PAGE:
Hibner, Holly and Mary Kelly.  Taking Your Library Career to the Next Level: Participating, Publishing, and Presenting.  Cambridge, MA: Chandos Publishing, an imprint of Elsevier, 2017.  eBook ISBN: 9780081022719 Paperback ISBN: 9780081022702. 120 pages.  $78.95

Reviewed by: Sally Ziph  (Librarian, Kresge Library Services, Ross School of Business, University of Michigan)  

We all know professional development is important, but how do you get started, especially if you’re new to librarianship?  Public librarians Holly Hibner and Mary Kelley (both from the Plymouth District Library in Michigan) have written a wonderful guide to lead the way.  Hibner and Kelley are the creators of the website Awful Library Books (http://awfullibrarybooks.net/) and are the authors of the Public Library Association Weeding Manual, 2016 and Making a Collection Count: a Holistic Approach to Library Collection Management (Chandos, 2013).

Taking Your Library Career to the Next Level: Participating, Publishing, and Presenting has answers that you will need to take that next step.  This is an indispensable little book for any librarian who wants to ramp up their professional development efforts with an eye toward gaining tenure or credentials.  It’s packed with useful strategies for creating a “personal brand” as well as gaining name recognition through social media, publishing and presenting. It would be especially useful for early career librarians.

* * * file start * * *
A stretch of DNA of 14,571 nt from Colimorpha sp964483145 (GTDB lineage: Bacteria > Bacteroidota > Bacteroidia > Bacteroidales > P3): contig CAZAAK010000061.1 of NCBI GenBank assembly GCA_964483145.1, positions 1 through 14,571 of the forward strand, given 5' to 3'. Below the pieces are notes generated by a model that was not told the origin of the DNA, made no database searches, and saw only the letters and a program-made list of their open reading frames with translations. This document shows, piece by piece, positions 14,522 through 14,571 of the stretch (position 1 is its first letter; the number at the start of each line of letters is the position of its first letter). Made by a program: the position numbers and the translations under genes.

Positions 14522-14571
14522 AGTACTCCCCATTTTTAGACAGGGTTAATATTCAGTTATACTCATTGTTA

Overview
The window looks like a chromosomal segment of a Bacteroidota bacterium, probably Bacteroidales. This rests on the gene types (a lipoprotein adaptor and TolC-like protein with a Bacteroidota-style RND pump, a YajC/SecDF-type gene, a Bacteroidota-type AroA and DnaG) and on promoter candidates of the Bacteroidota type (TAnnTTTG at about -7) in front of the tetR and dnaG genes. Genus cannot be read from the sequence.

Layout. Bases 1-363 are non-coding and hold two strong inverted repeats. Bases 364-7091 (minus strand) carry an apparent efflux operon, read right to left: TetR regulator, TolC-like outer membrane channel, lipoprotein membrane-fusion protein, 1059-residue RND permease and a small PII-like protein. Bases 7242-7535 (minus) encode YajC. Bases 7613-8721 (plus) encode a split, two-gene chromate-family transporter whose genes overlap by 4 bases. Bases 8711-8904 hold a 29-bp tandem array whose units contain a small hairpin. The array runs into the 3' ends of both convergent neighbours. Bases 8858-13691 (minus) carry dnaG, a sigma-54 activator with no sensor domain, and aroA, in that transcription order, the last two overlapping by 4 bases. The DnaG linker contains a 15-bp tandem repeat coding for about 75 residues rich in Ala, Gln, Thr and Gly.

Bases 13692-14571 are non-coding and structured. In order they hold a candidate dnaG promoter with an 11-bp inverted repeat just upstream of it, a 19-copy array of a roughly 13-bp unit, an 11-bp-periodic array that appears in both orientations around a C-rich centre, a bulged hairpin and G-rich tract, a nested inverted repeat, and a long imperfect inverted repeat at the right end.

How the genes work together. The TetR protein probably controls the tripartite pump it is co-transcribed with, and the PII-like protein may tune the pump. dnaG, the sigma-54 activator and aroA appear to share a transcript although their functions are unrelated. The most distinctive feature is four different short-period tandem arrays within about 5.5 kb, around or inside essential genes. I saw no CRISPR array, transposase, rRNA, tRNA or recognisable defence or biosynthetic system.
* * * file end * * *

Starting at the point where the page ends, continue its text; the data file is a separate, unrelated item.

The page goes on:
According to Hibner and Kelly, “Brands are short-handed labels for you as a person and a professional.”  They suggest creating a personal brand by focusing on a topic of interest in your job or in the larger profession.  Your personal website is the “home base for your brand efforts,” and the book contains helpful tips for creating content and leveraging social media, with tips for Twitter, Facebook, LinkedIn, etc.  Examples of a brand include the authors’ website, Awful Library Books (http://awfullibrarybooks.net/).

The book also contains useful advice on publishing and presenting.  The chapter on “Publishing” includes advice on partnering with other librarians, open access, self-publishing, the peer review process, copyright and more.

The chapter on “Presenting” is particularly useful to the new professional, covering common concerns such as stage fright, advice on writing conference proposals and practical tips for creating dynamic presentations.  Finally, the book is an easy read at 120 pages and a goldmine of information on “how to do” professional development in an enjoyable, down-to-earth and career-enriching way.

ATG Reviewer Rating:  I need this on my desk.  (This book is so valuable, that I want my own copy at my desk that I will share with no one.)